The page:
Curtis Mowry, Lance Miller, Adam Pimentel, Ray Fuentes
Sandia National Laboratories
Chemical species can be released, or outgassed, from materials such as polymers, epoxies, or foams. These species can be unreacted starting materials or the product of complex decomposition reactions and once released can interact with other materials. A conformal coating was discovered to outgas which created concern regarding aging and interactions with other materials. To understand the risk, experiments were undertaken to identify specific products and quantities. Outgassing was assessed after various treatments (heat, vacuum, etc.) which would mitigate some source terms and is a common strategy for certification by manufacturers and those performing outgassing measurements. One major outgassed product detected in GC/MS (gas chromatography with mass spectrometry detection) experiments, however, was assigned with high confidence as two different species by two labs. Strange? Yes. In this situation it was possible for the measurement method to alter the measured species, so identification confidence based on library spectral matching was high. We will discuss the tools and process that demonstrates both labs were correct! This situation highlights the need sometimes to perform additional experiments to identify a true unknown species involved with critical materials and component investigations. We must remember that any analytical method is only detecting a small subset of the chemical space. Various authors are attempting to define the process of generating and communicate true “confidence” for GC/MS data [1,2]. Details and discussion of the Uvikote story are presented in this context of identifying unknown outgassed products.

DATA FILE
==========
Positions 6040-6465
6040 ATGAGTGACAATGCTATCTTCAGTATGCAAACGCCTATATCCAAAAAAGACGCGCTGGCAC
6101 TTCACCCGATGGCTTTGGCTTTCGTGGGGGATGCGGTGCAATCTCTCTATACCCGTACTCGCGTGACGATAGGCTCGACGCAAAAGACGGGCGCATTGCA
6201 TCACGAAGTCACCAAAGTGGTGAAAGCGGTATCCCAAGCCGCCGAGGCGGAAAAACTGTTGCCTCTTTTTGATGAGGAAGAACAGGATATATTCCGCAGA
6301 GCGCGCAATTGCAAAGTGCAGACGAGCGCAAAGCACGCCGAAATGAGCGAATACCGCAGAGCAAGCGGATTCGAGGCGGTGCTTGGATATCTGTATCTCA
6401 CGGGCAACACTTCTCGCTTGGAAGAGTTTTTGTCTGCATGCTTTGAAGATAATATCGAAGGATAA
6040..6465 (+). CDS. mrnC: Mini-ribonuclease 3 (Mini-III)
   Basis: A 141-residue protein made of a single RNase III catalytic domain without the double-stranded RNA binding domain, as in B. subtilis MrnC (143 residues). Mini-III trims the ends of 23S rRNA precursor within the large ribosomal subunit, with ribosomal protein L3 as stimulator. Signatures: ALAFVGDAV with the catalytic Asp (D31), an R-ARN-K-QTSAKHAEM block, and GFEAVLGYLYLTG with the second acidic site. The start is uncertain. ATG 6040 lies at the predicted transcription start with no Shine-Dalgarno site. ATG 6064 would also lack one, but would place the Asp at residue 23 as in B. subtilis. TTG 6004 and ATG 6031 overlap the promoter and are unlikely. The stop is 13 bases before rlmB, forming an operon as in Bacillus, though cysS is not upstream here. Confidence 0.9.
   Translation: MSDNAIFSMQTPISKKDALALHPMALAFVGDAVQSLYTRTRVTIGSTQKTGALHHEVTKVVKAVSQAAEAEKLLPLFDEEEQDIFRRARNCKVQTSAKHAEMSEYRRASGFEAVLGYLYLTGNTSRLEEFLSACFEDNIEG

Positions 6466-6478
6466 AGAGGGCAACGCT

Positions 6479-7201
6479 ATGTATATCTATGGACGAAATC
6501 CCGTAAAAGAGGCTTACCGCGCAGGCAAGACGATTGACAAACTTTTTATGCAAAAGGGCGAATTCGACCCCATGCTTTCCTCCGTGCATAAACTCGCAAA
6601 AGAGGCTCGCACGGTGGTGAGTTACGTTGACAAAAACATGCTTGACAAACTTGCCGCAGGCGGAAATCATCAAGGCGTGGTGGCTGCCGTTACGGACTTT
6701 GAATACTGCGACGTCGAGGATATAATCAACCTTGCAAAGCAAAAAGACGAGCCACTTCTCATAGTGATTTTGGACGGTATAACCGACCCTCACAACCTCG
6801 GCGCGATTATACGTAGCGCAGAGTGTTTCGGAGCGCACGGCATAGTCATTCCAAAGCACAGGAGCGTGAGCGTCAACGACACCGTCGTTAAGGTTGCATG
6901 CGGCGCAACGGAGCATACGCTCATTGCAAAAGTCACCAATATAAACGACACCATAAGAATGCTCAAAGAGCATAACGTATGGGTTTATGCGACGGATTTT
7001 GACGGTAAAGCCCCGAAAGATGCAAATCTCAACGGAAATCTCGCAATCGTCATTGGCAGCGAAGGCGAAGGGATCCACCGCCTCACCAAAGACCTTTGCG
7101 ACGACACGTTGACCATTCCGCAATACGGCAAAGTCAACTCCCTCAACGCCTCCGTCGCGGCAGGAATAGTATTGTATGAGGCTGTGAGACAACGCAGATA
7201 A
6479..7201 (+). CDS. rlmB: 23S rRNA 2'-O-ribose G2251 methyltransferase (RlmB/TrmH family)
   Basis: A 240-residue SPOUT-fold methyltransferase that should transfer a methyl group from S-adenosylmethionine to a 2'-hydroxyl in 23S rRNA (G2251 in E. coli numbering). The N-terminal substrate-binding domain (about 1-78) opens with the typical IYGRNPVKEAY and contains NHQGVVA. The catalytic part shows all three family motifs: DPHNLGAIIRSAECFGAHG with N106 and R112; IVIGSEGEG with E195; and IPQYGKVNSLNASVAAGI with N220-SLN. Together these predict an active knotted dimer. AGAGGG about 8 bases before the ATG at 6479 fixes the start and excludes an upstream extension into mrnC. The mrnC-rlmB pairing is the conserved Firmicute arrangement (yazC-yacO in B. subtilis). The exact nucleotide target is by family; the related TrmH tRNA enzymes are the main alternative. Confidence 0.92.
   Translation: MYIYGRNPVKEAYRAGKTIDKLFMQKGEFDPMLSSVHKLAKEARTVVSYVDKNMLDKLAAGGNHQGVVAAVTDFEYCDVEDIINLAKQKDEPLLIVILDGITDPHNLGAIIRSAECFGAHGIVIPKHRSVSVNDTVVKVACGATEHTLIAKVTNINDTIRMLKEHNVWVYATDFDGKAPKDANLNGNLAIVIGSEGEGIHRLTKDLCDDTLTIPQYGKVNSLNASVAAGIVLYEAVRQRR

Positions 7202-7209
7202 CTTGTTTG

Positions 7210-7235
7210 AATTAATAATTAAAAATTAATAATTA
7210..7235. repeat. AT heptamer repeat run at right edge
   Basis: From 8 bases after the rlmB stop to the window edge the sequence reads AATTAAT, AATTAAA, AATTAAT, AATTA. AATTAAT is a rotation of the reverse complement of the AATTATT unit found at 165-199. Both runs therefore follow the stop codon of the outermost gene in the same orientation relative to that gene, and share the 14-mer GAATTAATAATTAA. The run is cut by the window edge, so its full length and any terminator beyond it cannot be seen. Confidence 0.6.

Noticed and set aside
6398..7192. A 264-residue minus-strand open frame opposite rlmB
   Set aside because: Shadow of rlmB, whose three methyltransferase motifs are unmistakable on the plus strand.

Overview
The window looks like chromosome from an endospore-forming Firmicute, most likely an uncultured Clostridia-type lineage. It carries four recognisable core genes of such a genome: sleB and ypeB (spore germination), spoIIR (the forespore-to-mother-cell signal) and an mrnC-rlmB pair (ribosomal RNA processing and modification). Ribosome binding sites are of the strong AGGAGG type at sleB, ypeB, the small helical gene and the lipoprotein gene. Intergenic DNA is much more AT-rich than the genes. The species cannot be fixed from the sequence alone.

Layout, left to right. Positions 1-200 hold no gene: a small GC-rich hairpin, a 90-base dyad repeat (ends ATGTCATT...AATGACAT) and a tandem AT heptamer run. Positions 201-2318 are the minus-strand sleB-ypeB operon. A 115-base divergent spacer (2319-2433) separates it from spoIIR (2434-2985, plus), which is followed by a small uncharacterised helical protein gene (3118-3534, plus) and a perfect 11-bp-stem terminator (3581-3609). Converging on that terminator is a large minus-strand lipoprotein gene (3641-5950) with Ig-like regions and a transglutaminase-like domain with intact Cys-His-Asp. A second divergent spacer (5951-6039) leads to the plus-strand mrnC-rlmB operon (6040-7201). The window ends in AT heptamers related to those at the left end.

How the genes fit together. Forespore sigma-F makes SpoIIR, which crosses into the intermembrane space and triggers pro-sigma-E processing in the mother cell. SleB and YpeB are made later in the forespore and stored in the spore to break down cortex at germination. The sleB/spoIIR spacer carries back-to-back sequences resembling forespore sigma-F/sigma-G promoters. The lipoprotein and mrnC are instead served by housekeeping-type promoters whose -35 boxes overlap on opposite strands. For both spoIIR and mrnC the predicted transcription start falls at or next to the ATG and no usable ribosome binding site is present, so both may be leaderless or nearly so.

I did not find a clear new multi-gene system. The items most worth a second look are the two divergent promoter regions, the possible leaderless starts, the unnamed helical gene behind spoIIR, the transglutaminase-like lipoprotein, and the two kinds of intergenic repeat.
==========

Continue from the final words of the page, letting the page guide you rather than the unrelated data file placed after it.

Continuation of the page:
1. Milman, B. L.; Zhurkovich, I. K., The chemical space for non-target analysis. TrAC Trends in Analytical Chemistry 2017, 97, 179-187.
2. Schymanski, E. L.; Jeon, J.; Gulde, R.; Fenner, K.; Ruff, M.; Singer, H. P.; Hollender, J., Identifying Small Molecules via High Resolution Mass Spectrometry: Communicating Confidence. Environ Sci Technol 2014, 48 (4), 2097-8.
Sandia National Laboratories is a multi-mission laboratory managed and operated by National Technology and Engineering Solutions of Sandia, LLC., a wholly owned subsidiary of Honeywell International, Inc., for the U.S. Department of Energy’s National Nuclear Security Administration under contract DE-NA0003525.